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Old October 21st, 2006, 09:47 AM   #1
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1024x768 or smaller?

I was thinking about changing the size of my website and wanted to know about screen size.

I know most sites are set to 1024x768, but a lot of personal computers are around 800,832. I don't want to annoy my potential customers, by making them scroll and scroll again at 1024, so this is quite a dilemma for me.

Suggestions, opinions please.
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Old October 21st, 2006, 02:57 PM   #2
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Make it work for all sizes

I am in the process of redoing my website as well and faced the same problem. My solution is to set the table widths by percentage, such as a table for my title graphic at the top that spans 100% of the page width with a 120 pixel cell with in that table docked at the right for a logo. This way the logo will always stay the same size on the right hand side of the screen, but the rest of the title bar will always span across the whole screen. Then I make sure the content won't be cut off if the screen is only set to 800 pixels, but yet if someone has a higher resolution it will expand to fit.

You can do alot of creative design in this regard using table widths set to percentages combined with fixed pixel values in order to ensure your website fills the screen on a variety of different resolutions.
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Old October 22nd, 2006, 10:46 AM   #3
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Quote:
Originally Posted by Adam Grunseth
I am in the process of redoing my website as well and faced the same problem. My solution is to set the table widths by percentage, such as a table for my title graphic at the top that spans 100% of the page width with a 120 pixel cell with in that table docked at the right for a logo. This way the logo will always stay the same size on the right hand side of the screen, but the rest of the title bar will always span across the whole screen. Then I make sure the content won't be cut off if the screen is only set to 800 pixels, but yet if someone has a higher resolution it will expand to fit.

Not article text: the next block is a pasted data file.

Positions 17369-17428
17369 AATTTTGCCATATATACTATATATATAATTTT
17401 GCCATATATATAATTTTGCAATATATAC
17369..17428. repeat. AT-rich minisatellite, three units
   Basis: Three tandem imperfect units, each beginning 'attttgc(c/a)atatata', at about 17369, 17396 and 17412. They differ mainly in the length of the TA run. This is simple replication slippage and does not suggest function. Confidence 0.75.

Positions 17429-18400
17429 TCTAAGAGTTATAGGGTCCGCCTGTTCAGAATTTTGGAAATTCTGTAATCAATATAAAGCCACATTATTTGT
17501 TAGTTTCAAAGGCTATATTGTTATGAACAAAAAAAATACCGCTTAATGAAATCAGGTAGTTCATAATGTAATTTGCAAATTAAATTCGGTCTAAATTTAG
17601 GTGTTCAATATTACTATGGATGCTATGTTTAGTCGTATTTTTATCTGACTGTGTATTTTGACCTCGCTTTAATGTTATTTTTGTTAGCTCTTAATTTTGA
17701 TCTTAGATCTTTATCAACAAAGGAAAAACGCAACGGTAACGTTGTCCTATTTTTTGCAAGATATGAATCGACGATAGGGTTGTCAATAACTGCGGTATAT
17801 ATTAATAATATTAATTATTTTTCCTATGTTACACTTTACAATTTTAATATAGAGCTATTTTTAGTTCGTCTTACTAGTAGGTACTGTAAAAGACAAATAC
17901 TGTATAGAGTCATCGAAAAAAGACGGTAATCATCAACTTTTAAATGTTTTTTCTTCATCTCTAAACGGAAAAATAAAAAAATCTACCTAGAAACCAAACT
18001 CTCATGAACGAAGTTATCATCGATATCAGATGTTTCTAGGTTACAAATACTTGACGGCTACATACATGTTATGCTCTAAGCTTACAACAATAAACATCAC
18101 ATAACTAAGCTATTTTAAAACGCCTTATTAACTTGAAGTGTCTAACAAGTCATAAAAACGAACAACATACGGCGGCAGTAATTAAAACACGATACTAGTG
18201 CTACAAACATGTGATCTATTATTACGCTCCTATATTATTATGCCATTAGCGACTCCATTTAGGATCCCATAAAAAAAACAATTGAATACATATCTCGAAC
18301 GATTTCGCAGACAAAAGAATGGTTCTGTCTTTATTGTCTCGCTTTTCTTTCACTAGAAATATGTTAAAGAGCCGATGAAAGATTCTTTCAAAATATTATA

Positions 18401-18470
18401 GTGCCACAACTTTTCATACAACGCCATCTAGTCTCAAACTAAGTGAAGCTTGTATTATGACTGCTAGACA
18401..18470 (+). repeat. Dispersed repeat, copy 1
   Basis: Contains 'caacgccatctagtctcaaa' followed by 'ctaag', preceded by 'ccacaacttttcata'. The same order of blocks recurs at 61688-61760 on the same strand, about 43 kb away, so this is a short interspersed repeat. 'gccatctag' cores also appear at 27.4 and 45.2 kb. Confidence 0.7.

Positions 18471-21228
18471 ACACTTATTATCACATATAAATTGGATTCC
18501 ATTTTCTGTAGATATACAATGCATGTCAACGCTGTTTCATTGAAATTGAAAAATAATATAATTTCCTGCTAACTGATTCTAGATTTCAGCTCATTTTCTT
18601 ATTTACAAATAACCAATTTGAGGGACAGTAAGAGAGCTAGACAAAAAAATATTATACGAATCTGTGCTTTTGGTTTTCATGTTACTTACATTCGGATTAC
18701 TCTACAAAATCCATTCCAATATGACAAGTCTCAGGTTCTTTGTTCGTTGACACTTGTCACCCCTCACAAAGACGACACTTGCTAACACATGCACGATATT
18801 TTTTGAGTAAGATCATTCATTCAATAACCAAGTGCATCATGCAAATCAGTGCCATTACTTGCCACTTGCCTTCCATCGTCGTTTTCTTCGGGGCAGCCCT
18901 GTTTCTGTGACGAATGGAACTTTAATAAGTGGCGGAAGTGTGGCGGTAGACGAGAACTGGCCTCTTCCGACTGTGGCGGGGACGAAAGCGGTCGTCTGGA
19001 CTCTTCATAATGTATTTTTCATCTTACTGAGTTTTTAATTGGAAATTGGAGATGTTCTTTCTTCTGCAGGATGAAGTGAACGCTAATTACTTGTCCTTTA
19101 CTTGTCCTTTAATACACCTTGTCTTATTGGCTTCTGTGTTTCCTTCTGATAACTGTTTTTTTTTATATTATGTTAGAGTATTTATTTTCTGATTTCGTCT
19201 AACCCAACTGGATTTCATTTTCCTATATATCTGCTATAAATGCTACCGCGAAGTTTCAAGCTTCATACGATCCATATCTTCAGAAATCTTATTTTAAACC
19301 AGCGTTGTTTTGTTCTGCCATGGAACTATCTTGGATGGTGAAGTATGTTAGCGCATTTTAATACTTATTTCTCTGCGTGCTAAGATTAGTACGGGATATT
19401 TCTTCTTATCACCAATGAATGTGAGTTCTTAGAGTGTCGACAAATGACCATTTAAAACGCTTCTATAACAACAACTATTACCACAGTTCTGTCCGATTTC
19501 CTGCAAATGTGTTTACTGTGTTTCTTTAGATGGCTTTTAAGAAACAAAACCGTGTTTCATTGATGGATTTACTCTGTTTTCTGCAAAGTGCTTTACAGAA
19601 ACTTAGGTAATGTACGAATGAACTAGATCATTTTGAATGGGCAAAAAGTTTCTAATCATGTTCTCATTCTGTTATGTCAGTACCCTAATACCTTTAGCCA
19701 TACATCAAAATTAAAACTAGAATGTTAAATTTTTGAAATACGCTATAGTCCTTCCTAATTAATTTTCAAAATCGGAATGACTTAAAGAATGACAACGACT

You can do alot of creative design in this regard using table widths set to percentages combined with fixed pixel values in order to ensure your website fills the screen on a variety of different resolutions.
I don't really have tables. The blocks I have are all images. I'm wondering if the same applies to images. I'm going to have to sit down with my Dreamweaver manual today...
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Old October 22nd, 2006, 03:17 PM   #4
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Dreamweaver

Dreamweaver is what I use as well. I use tables as I described above, and have images occupy the cells in the table. It is possible to assign a background image to a cell, as well as insert an image into the cell. So if the cell width is set to 100% you can insert a picture into the cell aligned to the left, and assign a background image to the cell. Your image will always be on the left, but the bacground image will repeat itself across the entire width of the page regardless what monitor resolution is being used. If I find time today I will try to put up an example of this that you can download and check out yourself in dreamweaver.
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Old October 23rd, 2006, 06:57 AM   #5
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I have the best solution ever, A friend introduced me to CSS or Cascading Style Sheets. It rocks, Check it out. No more tables or cells, no more cluttering up your HTML markup, your pages will load faster and a lot less trouble than tables and cells, There's a book out called "Stylin' with CSS" I suggest by as soon as you can because it is awesome. The key is less html markup such as all your styling like font color and things like that, by eliminating that and referencing an external style sheet that has all your postioning and font colors and other styles, you greatly reduce load times and if all your site's pages use the same style, than all you have to do is change one document instead of each page to change your font color or anything like that. I know i'm rambling, i just got off work from a 12 hour shift, only 3 more nights of it then i'm off for 5! anyways, Check It OUT/.

Craig Sharp
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Old October 23rd, 2006, 12:26 PM   #6
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CSS style are great , but for simple web site it could be a nightmare.
Plain html allows you to "read in the code" how your page will look like, while CSS just hides elsewhere (in the worst case, into another file) the code to display things.
Keeping the balance is as usually the good solution.
A bit of CSS, a bit of HTML tag, a bit of Javascript....
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